Aesthetics, string figures, and the politics of the visible in science and education

Sara Tolbert, Jesse Bazzul

Research output: Contribution to journalArticlepeer-review

8 Scopus citations


This paper positions Aesthetics, specifically the politics of Aesthetics, as a frame for approaching traditionally conservative subfields of education, such as science education. Drawing primarily from Jacques Rancière’s work on Aesthetics and Politics, and Donna Haraway’s work with String Figures (SF), we outline the political stakes of engaging, transforming, and ‘playing-with’ the aesthetic dimensions of what science education (and education more broadly) might look like. In the first part of the article, we highlight the political potentiality of a turn toward aesthetics in (science) education, which includes a discussion of theory that supports this shift. We aim to, in part, disrupt the current distribution of the sensible to more deeply, and visibly, entangle science education with multi-species justice and a politics of equality writ large. In the second part of this article, we present our own string figure, an example of what we mean by a radical aesthetic shift in terms of what it allows students to see as visible, possible, and sensible in the world through science and education. We weave a string figure/SF story about our bee companions, who are/have been deeply affected by the Anthropocene, while simultaneously world-making in the Chthulucene. In concluding, we revisit our primary goal which is to open up new forms of political engagement in science education toward the goal of multi-species justice.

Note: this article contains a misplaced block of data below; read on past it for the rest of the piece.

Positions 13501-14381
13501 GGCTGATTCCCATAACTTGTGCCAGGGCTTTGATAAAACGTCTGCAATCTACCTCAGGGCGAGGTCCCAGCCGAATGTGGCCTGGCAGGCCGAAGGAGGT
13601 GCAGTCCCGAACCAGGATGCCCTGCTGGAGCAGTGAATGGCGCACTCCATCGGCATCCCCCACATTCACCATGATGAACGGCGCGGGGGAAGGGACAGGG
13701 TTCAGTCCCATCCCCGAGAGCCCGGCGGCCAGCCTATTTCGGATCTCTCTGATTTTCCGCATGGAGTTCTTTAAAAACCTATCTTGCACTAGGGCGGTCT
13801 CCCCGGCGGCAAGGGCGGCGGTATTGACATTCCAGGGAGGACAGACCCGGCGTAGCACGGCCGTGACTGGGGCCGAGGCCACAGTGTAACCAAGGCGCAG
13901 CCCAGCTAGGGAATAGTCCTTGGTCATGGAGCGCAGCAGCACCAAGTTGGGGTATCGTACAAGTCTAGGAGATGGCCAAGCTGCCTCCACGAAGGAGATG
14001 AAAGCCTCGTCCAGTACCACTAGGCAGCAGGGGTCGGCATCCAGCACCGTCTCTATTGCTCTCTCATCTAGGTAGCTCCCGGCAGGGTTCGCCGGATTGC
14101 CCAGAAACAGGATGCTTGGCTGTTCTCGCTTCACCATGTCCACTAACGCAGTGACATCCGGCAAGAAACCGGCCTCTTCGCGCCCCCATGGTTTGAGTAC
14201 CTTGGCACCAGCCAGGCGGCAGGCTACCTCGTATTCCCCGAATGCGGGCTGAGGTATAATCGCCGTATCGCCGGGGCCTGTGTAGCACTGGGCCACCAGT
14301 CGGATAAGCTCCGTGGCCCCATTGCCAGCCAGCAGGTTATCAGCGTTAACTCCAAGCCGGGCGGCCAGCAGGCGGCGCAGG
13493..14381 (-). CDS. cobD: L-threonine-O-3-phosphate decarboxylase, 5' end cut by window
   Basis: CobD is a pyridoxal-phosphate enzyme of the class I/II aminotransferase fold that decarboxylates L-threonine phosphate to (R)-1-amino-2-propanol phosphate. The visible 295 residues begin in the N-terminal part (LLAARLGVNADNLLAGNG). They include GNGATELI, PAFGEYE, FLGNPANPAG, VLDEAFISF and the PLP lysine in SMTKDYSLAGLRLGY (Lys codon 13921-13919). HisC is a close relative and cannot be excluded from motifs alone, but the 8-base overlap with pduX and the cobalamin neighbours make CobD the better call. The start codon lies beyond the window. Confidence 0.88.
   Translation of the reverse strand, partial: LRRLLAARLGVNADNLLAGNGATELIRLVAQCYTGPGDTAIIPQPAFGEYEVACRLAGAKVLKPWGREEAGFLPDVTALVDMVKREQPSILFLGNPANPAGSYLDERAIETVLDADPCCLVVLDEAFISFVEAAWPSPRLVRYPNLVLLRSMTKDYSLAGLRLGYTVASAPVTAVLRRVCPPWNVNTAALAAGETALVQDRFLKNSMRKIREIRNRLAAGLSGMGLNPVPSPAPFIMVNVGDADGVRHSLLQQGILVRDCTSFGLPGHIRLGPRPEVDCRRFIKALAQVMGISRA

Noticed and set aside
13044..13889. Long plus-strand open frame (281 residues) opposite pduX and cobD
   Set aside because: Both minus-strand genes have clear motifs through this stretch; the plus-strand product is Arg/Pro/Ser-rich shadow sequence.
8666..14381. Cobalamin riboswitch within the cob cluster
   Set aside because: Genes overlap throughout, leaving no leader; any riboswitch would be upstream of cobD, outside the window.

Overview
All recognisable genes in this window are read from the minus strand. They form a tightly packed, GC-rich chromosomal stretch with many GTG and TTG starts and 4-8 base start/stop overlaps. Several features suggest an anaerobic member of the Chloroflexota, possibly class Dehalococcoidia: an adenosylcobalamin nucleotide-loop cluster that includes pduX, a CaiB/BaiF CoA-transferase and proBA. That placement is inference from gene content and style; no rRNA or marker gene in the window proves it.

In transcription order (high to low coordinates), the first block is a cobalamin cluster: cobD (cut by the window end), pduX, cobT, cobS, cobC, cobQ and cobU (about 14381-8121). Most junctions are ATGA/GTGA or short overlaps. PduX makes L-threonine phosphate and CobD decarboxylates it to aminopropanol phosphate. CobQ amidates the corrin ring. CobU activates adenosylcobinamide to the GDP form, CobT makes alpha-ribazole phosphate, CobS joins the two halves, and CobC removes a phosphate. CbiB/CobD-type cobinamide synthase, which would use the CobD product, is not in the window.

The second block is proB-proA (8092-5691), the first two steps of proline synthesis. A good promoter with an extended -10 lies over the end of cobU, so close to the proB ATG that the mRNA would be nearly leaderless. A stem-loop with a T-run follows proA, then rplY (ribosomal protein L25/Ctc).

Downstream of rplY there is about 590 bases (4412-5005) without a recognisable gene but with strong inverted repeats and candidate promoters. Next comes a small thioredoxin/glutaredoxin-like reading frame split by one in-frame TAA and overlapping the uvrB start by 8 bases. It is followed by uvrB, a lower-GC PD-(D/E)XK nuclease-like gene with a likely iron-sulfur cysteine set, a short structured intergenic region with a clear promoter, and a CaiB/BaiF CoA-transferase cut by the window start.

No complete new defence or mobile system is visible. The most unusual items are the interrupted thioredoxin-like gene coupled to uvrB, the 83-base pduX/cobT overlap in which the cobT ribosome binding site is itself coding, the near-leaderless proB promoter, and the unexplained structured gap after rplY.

Original languageEnglish (US)
Pages (from-to)82-98
Number of pages17
JournalJournal of Curriculum and Pedagogy
Issue number1
StatePublished - Jan 2 2020


  • Aesthetics
  • bees
  • dissensus
  • politics
  • science education
  • string figures
  • transdisciplinary education

ASJC Scopus subject areas

  • Education


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